After the Fall: American Literature Since 9/11 by Richard Gray

By Richard Gray

After the Fall provides a well timed and provocative exam of the influence and implications of Sept. 11 and the struggle on terror on American tradition and literature.

  • Presents the 1st distinct interrogation of U.S. writing in a time of challenge
  • Develops a well timed and provocative arguement approximately literature and trauma
  • Relates U.S. writing due to the fact 11th of September to the most important social and ancient adjustments within the U.S. and in different places
  • Places U.S. writing within the context of the remodeled place of the U.S. in a global characterised via political, fiscal, and armed forces situation; transnational waft; the resurgence of non secular fundamentalism; and the obvious triumph of worldwide capitalism

Chapter 1 After the autumn (pages 1–19):
Chapter 2 Imagining catastrophe (pages 21–50):
Chapter three Imagining hindrance (pages 51–83):
Chapter four Imagining the Transnational (pages 85–143):
Chapter five Imagining the problem in Drama and Poetry (pages 145–192):

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Extra resources for After the Fall: American Literature Since 9/11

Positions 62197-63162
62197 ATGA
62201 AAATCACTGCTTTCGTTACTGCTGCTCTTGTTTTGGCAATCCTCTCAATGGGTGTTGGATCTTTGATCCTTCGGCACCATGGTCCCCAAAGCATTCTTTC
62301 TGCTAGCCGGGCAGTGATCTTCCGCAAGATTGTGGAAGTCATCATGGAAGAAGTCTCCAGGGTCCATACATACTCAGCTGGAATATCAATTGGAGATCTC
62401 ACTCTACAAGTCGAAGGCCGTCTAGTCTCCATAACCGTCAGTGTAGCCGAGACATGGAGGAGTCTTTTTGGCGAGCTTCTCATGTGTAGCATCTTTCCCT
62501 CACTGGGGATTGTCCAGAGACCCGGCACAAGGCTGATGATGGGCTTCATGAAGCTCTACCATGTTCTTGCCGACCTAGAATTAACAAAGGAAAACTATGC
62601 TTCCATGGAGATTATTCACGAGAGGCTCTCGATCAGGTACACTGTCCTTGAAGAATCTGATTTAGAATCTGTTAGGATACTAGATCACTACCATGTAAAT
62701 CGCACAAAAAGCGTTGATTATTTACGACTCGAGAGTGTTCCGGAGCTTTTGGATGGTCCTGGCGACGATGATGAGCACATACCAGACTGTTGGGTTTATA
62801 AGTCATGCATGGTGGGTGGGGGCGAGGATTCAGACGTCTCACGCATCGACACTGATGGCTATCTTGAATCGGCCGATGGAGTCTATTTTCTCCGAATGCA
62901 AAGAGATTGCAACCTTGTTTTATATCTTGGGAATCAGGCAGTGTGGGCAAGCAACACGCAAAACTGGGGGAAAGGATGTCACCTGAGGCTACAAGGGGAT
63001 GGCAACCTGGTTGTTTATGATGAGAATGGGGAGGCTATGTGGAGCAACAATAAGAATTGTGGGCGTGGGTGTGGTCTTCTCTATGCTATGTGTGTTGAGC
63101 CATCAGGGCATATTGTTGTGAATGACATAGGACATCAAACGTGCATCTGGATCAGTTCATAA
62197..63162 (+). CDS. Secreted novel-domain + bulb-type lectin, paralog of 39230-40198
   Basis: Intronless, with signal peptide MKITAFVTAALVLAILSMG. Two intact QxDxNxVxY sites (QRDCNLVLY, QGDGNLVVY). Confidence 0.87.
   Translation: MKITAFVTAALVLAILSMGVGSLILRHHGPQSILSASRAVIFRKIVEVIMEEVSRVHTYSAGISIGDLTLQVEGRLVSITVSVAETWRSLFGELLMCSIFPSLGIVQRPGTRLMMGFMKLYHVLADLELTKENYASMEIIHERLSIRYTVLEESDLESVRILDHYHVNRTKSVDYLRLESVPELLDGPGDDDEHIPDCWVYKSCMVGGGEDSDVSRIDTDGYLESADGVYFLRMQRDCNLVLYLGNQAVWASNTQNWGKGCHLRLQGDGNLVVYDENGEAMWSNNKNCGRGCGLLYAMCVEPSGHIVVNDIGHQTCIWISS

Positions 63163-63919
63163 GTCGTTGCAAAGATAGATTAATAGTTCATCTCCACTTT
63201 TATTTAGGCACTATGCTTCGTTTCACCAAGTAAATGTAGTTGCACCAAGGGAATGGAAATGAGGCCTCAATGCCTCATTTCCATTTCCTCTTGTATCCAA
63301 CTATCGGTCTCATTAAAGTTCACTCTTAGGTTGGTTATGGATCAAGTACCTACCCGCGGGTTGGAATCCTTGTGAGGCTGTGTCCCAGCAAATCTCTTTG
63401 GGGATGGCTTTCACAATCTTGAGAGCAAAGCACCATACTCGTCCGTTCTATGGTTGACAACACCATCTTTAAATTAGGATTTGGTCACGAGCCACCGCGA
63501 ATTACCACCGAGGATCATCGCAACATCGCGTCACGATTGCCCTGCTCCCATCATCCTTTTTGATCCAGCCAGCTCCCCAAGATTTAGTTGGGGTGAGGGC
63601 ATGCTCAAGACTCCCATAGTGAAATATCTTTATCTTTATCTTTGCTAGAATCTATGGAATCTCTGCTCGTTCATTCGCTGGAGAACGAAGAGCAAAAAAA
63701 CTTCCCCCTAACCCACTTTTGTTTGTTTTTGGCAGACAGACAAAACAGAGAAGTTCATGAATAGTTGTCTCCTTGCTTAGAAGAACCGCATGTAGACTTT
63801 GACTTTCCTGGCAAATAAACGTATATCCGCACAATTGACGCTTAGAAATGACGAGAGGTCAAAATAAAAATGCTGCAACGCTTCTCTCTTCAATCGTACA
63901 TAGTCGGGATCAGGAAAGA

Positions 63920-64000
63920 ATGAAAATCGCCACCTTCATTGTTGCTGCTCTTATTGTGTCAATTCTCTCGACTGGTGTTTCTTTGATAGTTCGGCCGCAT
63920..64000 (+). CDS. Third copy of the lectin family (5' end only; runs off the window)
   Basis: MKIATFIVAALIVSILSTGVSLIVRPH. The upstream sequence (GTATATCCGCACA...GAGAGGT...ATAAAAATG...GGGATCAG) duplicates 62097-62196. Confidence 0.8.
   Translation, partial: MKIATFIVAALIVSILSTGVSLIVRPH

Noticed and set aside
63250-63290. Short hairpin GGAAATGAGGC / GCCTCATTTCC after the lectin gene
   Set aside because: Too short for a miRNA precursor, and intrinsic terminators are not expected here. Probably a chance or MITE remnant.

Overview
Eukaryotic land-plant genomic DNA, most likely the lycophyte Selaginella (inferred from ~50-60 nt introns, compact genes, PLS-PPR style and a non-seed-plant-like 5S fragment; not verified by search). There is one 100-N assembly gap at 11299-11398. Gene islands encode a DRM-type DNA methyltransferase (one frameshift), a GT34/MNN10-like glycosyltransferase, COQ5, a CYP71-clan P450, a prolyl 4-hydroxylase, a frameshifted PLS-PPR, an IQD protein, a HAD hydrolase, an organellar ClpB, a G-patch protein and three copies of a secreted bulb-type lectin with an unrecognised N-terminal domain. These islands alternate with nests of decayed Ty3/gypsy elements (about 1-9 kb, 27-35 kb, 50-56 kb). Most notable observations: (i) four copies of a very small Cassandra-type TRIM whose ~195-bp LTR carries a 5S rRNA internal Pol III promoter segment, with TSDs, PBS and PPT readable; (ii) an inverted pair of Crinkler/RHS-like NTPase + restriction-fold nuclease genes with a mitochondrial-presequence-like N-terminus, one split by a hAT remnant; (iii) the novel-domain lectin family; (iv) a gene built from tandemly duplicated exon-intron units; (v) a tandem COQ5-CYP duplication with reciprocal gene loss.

Sample text

The sacred idiom shorn of its referents and so of its reality. Drawing down like something trying to preserve heat. In time to wink out forever. indd 40 1/13/2011 7:13:51 PM Imagining Disaster verbal interstices. And a similar ghostliness or elusiveness typifies the world through which McCarthy’s travellers make their way. At the beginning of the novel, for example, father and son are in an area of woods and mountains where the winters are too bitter to survive without shelter. As the two make their way south they encounter the remains of a dam, “a log barn in a field with an advertisement in faded ten-foot letters across the roofslope.

But it is a paragraph that returns us to the central narrative thrust of the novel, its richly mediated account of the harsh facts of the human condition and the humble shelters human beings try to construct to help them deal with or at least tolerate those facts. There is crisis here, in McCarthy’s account of the unhomelike nature of the world, especially now: but there is also a sense of continuity in his gestures towards how human beings nevertheless try to build a home for themselves, or the illusion of a home, even now.

For all the limitations of his vision, Tocqueville hit on a point that is pertinent here, since many of the texts that try to bear witness to contemporary events vacillate in just this way between large rhetorical gestures acknowledging trauma and retreat into domestic detail. The link between the two is tenuous, reducing a turning point in national and international history to little more than a stage in a sentimental education. ” But that suspicion only leads eventually to a deliberate rejection of the public domain.

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